18 august 2018

I grow old… I grow old…
I shall wear the bottoms of my trousers rolled.

I'm actually only twenty-seven years old, but I have that bit stuck in my head right now.

Yesterday's conference experience was kind of a mixed bag; some of the presenters did very well at connecting to an audience from a wide range of backgrounds within computing, and some… didn't. Some presenters launched right into their material without explaining the meaning of the jargon of their particular technical niches, or even explaining key acronyms that appeared in the first few slides. My favorite presentation of the day was a presentation on Linux-based unikernels, presented by PhD student Ali Raza. (A unikernel is a special take on the kernel — the core of a computer's operating system that handles hardware functions, filesystem access, and basic networking on behalf of applications — where the kernel is stripped down to support only one application, and can then be combined with that application into one thing that can run directly on a computer or virtual machine without an operating system. Unikernals are of interest because they boot much faster and are much more efficient for running a single application than running an entire operating system.) The more common approach to unikernel development is to code them from scratch, or using code from other unikernel projects, because the way a unikernel is used is very different from the way one uses a traditional monolithic operating system kernel. But Ali Raza investigated a different approach; he decided that, because the Linux kernel already has so much software written for it, and so much community support, a more immediately practical unikernel could be created by tailoring the Linux kernel to this purpose.

Ali Raza's working proof of concept required adding just one line of code to the Linux kernel, and making a bunch of modifications to the GCC compilation and linking process. The important thing is that it already works! In the long run, he hopes to improve the compile-time linker so that it includes only the parts of the kernel that the application will need, to replace GCC with a compiler frontend that will perform all the extra stuff he's doing to bundle the application and unikernel together, and to get his minor Linux kernel modifications accepted by the folks who maintain the Linux kernel code, so the whole community will be able to use the latest version as a unikernel.

I'm glad I attended the conference but I hardly interacted with anyone other than a co-worker who was also attending. I briefly chatted with someone staffing a table with a bunch of merchandise for the GNU Project and the Free Software Foundation but then they adopted a facial expression that I couldn't confidently interpret, but that I suspected meant that they really didn't want me to keep talking.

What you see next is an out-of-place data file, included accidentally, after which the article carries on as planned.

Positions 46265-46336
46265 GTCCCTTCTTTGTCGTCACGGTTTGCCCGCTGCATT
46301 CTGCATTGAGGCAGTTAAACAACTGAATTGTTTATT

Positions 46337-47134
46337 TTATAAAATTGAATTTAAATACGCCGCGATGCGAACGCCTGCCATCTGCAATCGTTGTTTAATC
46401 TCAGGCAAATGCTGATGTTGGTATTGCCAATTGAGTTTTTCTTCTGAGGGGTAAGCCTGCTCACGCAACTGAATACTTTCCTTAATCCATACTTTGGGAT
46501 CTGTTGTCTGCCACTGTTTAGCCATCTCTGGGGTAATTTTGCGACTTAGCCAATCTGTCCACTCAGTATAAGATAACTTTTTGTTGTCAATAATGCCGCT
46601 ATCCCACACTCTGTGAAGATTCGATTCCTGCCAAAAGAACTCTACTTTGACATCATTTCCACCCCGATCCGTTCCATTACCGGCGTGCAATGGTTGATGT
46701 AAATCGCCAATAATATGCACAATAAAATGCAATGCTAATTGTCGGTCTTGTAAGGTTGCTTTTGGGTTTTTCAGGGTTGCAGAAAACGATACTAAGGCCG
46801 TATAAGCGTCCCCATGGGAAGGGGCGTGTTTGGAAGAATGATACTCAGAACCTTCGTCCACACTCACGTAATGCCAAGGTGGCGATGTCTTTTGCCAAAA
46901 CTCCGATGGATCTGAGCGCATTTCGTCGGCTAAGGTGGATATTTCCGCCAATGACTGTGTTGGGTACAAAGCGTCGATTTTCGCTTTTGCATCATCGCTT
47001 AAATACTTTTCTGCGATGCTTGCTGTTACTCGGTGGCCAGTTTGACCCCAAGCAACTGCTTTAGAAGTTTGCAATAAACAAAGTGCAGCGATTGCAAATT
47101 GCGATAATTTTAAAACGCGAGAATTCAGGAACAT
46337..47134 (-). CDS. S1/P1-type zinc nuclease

I got to the conference way too early and my phone battery drained at an unusually quick rate throughout the day, despite my effort to keep its screen and networking turned off, and a bunch of options enabled in the developer settings menue to limit the activity of its software, and I'd only brought a tiny bag without a phone charger or room to hold any of the stuff I was handed at the conference, and I managed to lose my CharlieCard during the conference. I bolted out of the building as soon as the last session I'd attended let out and navigated the trolly/subway and a thunderstorm to get to the commuter rail.

On the way back out of the city, I realized the train was about to pass near my middle school. I'd forgotten all about the school. I might have even had trouble recalling its name. And then I realized we were approaching it, and I saw its soccer fields right beside the tracks, and memories came flooding back. Not uniformly pleasant ones. But it was surprising, somehow, and almost foreign, as we were passing a place I had seen before only in dreams.

Didn't attend the second day of the conference today because I told my family I wouldn't sacrifice an entire weekend with them for it. But I'm going back for a few more workshops on the last day of the conference tomorrow.

I miss being artisitically productive. I think I want to get back to the poetry project I'd just barely started working on, the one that kinda derives inspiration from the cultural milieux surrounding the Human Individual Metamorphosis / Heaven's Gate movement throughout its twenty-year history. I've got to be careful to write it in such a way that its fictional nature is obvious enough, but it still engages with the social/spiritual questions around this that I find so important. Might share it semi-privately on town as I begin to work on it, then share links publicly later on. I like the idea of sharing it primarily as HTML.

I have a lot of doubt around that project, though. It feels like a subject I'm ill-equipped to approach. But it's kinda haunting me.